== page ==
Prompt, Option 1
Working alone or in groups of 2-4, choose a restaurant to review. Research the restaurant on social media, Yelp, newspapers, etc.
Write a blog (3-5 pages, single spaced, including images), or record a vlog (video blog, mostly scripted and rehearsed, 7-10 minutes), on a website or on social media about your experience dining in this restaurant.
Create a name for your blog and describe it for your readers. You may also include a bio and picture or avatar (real or pretend) of yourself.
Have a specific audience in mind for this review. You should format the document like an authentic blog (using Canva, Google Docs, Adobe, Microsoft Word, etc.), possibly using columns, a sidebar, featured quotes, graphics, etc., and crediting yourself as a blog writer. Or you may produce a well-rehearsed vlog, introducing yourself and performing the mostly scripted show. Pretend that you have loyal subscribers who look forward to reading all your blog posts or watching all your vlogs. Include the name of your blog or vlog (Good Eats, Ballin’ on a Budget, Aztec Foodie Squad, Hangry Beast, for example) and the title and date of this particular blog or vlog post. Keep paragraphs in the blog short and readable—appropriate for this genre. Feel free to use an informal and humorous tone and diction with your audience. Narrate a story about your experience eating out at this restaurant. Provide some funny dialogue (real or imaginary) as you review the restaurant, and be descriptive in order to entertain and captivate your audience and to get them to spread the word so that you reach more people and get them to subscribe to your blog or vlog.
Tell your audience about this restaurant by providing context. Where is it located (street address and neighborhood)? What kind of restaurant is it and what kind of food is served there? How long has it been in business? Who are the owners and managers? Do you know any of them or their staff personally?
Describe the restaurant’s ambiance and what it might reveal about the character of the business. You might mention the exterior and interior color scheme, signs, architecture, furniture, art/décor, dress code of the staff, authenticity (Irish bartender with a Dublin Irish accent serving Irish cuisine at The Field in downtown San Diego, for example), or any other details.
Tell your audience what you ordered and describe the food served. Provide specific details about the appearance, taste, and texture of the dishes and beverages you ordered. Remember that you are making an argument of your own to influence your subscribers (like “Go to this restaurant immediately! You won’t be sorry, y’all!” or “Skip this overpriced place. It’s all sizzle and no steak, yo. Ya know y’all can trust me to keep it real, my squad.”).
Notice the forms of rhetoric (the art of using language/images effectively and persuasively in spoken, written, and visual forms) being used. Define rhetoric for your readers, who would probably be unfamiliar with this term being used to describe a restaurant. Take note of the rhetorical elements—written, visual, and spoken—and rhetorical strategies and rhetorical appeals employed by the restaurant’s owners, managers, and staff to target specific patrons. How do the servers use rhetoric to encourage you to order more items? Are there any reviews of the restaurant or notes from patrons praising the restaurant displayed? If so, where are those located? What effect do these have on the restaurant’s guests?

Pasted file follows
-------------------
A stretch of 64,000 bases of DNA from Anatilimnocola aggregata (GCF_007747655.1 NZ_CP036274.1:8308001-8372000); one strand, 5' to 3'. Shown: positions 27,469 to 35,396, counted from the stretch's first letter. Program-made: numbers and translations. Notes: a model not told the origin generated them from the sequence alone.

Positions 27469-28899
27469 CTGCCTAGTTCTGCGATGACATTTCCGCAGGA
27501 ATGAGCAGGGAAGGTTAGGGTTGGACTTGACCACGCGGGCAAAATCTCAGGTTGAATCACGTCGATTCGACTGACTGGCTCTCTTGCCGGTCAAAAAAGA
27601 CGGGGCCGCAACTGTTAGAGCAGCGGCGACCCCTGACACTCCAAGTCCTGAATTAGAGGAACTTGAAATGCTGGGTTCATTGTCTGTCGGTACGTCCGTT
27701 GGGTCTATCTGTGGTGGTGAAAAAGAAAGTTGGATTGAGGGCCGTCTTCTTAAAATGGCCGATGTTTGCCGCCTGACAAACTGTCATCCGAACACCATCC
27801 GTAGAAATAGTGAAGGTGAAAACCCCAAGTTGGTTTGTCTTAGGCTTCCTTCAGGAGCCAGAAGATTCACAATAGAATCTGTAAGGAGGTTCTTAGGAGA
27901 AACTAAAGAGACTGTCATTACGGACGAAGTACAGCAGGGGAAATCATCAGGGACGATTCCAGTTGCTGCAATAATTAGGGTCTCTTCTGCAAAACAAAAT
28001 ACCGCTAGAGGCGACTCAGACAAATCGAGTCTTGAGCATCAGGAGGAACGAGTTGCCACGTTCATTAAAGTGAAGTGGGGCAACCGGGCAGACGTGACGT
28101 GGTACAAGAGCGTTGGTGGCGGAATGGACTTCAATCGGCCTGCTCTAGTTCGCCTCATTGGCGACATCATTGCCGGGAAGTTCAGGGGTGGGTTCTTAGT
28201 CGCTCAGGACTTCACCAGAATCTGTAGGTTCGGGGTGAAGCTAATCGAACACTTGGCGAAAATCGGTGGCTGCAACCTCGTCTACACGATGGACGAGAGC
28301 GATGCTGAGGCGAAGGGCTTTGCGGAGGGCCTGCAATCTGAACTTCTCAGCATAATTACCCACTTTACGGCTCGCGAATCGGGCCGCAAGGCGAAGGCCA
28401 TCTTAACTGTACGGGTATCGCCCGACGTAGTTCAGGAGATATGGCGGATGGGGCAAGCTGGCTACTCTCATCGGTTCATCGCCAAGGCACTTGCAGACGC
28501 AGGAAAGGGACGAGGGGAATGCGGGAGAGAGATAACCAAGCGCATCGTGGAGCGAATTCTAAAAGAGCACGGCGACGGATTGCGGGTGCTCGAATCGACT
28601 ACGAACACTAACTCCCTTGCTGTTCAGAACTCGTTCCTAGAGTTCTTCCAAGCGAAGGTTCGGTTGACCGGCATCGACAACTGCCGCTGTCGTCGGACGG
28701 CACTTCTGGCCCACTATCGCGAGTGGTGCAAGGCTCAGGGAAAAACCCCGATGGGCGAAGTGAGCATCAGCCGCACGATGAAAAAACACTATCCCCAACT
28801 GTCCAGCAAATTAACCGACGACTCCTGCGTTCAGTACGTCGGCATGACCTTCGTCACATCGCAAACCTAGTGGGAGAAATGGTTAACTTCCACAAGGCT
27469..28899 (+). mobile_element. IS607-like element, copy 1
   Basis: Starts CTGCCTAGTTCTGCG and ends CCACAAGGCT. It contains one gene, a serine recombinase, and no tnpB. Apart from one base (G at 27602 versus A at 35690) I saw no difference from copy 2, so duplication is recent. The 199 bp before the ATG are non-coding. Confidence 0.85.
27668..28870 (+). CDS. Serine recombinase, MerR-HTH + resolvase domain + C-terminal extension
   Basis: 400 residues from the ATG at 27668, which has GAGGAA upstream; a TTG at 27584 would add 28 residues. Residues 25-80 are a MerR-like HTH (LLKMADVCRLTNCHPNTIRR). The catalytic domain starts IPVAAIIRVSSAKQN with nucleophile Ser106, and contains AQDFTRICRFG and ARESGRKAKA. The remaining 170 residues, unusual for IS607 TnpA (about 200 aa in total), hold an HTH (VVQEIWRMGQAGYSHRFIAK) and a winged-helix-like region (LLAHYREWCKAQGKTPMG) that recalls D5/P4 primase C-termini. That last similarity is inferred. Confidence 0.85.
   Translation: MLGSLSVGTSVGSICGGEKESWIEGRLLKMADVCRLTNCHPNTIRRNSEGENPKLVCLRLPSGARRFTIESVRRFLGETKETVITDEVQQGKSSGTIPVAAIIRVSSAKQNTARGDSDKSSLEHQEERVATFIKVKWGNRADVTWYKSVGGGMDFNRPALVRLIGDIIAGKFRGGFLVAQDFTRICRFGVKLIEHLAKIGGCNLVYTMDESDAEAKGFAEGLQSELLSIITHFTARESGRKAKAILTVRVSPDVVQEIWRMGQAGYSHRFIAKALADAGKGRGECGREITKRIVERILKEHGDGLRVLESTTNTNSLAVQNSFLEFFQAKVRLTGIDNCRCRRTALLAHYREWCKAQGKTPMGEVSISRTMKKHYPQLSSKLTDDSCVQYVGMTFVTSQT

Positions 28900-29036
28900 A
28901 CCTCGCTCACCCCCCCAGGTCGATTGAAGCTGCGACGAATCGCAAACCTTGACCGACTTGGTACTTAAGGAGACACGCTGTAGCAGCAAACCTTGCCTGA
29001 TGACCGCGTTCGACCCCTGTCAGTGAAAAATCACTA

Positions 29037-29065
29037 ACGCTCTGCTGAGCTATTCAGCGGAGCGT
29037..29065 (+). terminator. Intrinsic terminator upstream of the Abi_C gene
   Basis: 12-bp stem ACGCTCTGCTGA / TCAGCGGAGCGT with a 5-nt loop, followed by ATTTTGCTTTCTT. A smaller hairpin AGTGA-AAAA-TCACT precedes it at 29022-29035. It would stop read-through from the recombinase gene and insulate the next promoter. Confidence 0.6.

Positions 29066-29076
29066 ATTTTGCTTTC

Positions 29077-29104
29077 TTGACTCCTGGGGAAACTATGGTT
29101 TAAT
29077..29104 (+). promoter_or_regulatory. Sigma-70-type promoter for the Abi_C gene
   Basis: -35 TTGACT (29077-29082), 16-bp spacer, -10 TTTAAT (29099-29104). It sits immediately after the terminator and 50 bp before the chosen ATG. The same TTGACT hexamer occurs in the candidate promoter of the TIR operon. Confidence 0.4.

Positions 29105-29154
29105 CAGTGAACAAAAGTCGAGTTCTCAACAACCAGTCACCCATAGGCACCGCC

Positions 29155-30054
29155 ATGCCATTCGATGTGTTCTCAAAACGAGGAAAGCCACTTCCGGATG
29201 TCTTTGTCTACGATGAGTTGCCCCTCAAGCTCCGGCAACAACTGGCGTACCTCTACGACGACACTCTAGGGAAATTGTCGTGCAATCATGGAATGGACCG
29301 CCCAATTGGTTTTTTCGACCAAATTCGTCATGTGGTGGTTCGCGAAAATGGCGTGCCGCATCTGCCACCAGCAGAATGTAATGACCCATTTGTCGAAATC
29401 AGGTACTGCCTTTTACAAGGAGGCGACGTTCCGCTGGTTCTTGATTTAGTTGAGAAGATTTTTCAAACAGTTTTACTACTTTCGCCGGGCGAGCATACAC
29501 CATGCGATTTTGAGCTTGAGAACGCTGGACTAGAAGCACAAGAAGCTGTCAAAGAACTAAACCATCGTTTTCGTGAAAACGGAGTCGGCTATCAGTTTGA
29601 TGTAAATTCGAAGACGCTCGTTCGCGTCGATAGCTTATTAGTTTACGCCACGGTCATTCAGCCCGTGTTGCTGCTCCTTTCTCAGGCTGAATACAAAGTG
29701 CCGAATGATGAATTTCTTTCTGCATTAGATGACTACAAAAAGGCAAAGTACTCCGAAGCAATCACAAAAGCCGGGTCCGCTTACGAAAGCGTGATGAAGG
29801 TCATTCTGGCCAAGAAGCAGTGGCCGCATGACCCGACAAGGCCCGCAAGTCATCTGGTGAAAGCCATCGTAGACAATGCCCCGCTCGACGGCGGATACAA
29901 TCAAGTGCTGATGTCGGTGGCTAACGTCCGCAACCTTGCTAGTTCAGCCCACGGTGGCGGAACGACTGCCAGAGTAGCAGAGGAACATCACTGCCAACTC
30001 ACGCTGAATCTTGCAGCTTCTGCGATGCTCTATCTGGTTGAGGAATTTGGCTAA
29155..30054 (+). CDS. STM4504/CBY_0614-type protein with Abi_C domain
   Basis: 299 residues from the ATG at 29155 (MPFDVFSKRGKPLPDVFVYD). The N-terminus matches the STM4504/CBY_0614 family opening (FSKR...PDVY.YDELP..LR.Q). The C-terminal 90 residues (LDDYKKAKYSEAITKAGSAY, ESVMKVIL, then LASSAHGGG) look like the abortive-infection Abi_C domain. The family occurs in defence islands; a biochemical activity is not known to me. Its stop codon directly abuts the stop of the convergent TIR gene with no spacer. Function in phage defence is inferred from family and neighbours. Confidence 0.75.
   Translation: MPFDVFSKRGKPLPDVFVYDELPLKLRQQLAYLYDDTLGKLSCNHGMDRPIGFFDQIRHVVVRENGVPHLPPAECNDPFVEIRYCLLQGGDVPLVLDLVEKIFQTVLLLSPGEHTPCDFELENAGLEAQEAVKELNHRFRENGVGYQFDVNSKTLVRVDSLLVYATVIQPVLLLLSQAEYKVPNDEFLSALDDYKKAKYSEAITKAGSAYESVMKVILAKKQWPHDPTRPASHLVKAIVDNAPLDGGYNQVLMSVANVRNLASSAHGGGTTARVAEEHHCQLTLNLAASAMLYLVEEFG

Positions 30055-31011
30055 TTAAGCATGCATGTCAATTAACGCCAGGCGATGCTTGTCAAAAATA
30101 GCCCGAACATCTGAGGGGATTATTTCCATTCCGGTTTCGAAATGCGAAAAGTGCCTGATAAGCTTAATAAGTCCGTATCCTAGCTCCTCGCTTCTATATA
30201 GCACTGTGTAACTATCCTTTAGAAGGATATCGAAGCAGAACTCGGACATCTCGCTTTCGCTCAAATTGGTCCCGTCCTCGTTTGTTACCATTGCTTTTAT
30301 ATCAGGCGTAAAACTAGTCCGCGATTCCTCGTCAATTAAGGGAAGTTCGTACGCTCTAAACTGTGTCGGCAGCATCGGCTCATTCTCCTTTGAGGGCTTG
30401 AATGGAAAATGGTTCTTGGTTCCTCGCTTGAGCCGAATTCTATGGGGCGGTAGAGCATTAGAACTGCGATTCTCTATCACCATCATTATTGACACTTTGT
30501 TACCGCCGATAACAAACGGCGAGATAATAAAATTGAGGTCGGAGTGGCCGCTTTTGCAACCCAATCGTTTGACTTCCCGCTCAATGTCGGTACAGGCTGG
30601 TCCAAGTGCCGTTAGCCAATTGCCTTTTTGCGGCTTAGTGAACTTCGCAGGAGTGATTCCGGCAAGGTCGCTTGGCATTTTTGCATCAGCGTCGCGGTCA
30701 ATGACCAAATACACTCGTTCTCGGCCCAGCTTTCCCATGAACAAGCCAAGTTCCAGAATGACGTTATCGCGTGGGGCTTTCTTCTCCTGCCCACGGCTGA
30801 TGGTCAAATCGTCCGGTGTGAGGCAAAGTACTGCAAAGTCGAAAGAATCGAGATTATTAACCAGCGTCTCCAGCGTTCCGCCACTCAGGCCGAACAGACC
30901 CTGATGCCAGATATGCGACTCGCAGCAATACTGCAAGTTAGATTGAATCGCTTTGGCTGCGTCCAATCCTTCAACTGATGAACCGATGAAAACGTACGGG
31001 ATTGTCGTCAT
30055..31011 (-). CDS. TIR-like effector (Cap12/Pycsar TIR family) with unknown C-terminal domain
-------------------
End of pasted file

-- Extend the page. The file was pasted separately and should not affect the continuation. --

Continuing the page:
Describe the restaurant’s guests. Are they couples, families, business people, senior citizens, or single hipsters, for example? How do the servers use rhetoric to connect with guests (and perhaps to increase the prices of guest checks and gratuity/tips)?
To bring the review to a close, answer these questions:
How does your experience dining in the restaurant compare and contrast with what you read about it when you researched social media, Yelp, etc., or what you heard about it through word of mouth? Did it meet or exceed your expectations? Were you disappointed in any way?
Rate the restaurant (for example, thumbs up, thumbs down; 0-4 stars; 0-4 yums or 0-4 yucks).
Ultimately, based on your experience, what can you conclude about the role that rhetoric plays in the business of this restaurant?
End by telling your audience which restaurant you will be reviewing for your next blog or vlog post and encourage any of them who haven’t already done so to subscribe to your blog or vlog!
How to Structure This Project
Introduction: Greet your readers or listeners and tell them about your blog or vlog, providing the name and description. Let them the purpose of your blog or vlog. Urge them to subscribe if they haven’t already done so.